By Upal Basu Roy, MPH, PhD, Senior Director of Research, January 14, 2019
At LUNGevity, we are incredibly excited to welcome 2019 and see what advances this new year will bring! As we look forward, it’s important to remember all the advancements that 2018 brought us.
2018 was an exciting year: the US Food and Drug Administration (FDA) approved 8 new treatment approaches for lung cancer (of which 4 are biomarker-driven), PhRMA listed 132 new treatment approaches for lung cancer in development, and results of the Nelson trial on lung cancer screening in Europe were disclosed.
By Juhi Kunde, MA, LUNGevity Science Writer, November 26, 2018
Small cell lung cancer (SCLC) accounts for about 15% of all lung cancers and is found most often in people with a history of tobacco exposure. Patients with late-stage SCLC often respond so well to initial treatments that the cancer usually regresses and can even become undetectable in some cases. Unfortunately, in the vast majority of these cases, the cancer soon returns aggressively and is then resistant to treatment.
Jonathan Lehman, MD, PhD, is a medical oncologist and lung cancer researcher at Vanderbilt University Medical Center who has seen firsthand the limited treatments...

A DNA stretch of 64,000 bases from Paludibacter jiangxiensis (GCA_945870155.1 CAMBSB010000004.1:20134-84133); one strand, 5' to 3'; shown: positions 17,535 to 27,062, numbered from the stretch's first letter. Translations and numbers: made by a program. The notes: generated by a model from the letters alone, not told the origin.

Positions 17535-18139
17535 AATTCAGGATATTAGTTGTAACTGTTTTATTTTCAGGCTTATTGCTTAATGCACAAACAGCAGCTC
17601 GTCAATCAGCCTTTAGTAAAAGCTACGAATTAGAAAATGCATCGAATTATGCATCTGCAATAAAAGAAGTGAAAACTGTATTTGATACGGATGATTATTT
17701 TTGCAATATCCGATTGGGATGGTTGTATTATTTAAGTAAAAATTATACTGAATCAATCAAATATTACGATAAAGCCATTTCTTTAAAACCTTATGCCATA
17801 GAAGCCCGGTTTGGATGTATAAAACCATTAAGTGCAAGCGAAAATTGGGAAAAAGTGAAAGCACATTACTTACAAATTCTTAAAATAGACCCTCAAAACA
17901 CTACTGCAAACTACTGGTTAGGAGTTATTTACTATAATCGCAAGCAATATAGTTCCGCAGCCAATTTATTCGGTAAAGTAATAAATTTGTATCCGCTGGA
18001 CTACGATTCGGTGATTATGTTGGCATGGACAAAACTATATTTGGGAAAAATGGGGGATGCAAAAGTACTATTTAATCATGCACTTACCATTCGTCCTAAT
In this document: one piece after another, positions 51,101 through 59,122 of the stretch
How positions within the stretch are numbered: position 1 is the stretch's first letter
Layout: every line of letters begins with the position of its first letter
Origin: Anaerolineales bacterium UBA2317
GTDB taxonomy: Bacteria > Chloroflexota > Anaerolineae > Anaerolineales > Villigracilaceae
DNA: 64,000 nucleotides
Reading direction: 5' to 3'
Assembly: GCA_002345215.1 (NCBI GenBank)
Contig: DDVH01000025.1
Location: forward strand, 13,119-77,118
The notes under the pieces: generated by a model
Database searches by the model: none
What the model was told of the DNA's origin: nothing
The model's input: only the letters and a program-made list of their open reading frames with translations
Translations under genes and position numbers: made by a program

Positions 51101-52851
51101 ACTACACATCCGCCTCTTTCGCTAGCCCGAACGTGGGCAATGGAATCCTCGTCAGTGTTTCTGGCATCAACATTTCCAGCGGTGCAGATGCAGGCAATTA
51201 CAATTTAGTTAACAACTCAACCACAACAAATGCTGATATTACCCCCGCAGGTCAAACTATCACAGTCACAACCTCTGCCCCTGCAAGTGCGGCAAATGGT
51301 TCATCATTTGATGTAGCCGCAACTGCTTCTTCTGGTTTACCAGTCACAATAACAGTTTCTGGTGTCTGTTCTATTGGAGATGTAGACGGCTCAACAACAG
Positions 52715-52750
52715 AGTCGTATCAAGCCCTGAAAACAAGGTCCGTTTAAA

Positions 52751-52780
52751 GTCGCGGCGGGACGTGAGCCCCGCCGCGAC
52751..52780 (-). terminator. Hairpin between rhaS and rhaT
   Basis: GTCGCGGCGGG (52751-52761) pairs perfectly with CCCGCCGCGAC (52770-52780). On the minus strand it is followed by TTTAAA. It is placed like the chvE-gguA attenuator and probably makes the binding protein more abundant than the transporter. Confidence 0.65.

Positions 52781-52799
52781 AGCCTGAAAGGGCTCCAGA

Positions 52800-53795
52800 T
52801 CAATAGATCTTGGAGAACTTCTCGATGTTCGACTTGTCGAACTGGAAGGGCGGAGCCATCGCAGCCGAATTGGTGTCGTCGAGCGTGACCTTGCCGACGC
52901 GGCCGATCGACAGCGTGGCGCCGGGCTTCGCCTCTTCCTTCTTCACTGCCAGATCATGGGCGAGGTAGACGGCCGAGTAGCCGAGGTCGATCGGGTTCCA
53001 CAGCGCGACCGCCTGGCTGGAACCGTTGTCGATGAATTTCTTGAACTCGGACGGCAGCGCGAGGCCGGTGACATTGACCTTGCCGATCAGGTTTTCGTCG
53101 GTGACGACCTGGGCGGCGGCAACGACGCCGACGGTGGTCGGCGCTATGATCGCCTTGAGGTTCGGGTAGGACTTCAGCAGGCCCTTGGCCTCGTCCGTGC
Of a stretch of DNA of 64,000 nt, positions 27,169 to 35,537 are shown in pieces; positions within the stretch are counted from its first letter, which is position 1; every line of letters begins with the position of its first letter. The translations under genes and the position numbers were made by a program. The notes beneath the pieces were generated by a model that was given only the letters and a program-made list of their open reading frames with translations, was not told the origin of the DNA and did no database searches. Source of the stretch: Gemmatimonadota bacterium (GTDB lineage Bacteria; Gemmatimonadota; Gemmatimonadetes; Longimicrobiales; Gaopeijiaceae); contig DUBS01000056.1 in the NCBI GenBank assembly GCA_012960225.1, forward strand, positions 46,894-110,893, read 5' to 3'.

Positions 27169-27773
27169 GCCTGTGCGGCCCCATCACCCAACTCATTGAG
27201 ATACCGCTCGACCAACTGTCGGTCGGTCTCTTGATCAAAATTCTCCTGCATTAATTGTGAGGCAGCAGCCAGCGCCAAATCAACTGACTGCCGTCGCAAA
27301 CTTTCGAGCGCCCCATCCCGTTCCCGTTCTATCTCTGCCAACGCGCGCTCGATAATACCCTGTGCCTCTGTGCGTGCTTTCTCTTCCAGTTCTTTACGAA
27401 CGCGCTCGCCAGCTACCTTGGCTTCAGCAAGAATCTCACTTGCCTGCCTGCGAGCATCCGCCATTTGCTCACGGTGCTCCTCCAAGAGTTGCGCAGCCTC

By Kylie Buchan RDN, CSO, Savor Health, October 22, 2018
When you are undergoing lung cancer treatment, food may not be as desirable. This is especially true if your taste has diminished or changed. Adding herbs and spices to your foods can help enhance the flavors and make them more enjoyable to eat. But did you know that certain spices are beneficial for your health as a lung cancer patient? Below are a just a few spices and herbs to consider when cooking or preparing your meals to benefit your health and nutritional status.
Whether used as a fresh root or ground powder, ginger can provide benefit for the lung cancer...
By Juhi Kunde, MA, LUNGevity Science Writer, October 17, 2018
Dr. Joshua Campbell has been immersed in the field of lung cancer for several years and wanted to find a better way to diagnose squamous cell lung cancer patients, a subtype of non-small cell lung cancer, while the cancer is in early stages. “There is a huge need for research in this area,” he notes. “Improving early detection techniques will be key to improving survival rates for patients with squamous cell lung cancer.”
Squamous cell lung cancer is typically found in the main airways of the lungs and is more strongly associated with smoking than any other type of non-small cell...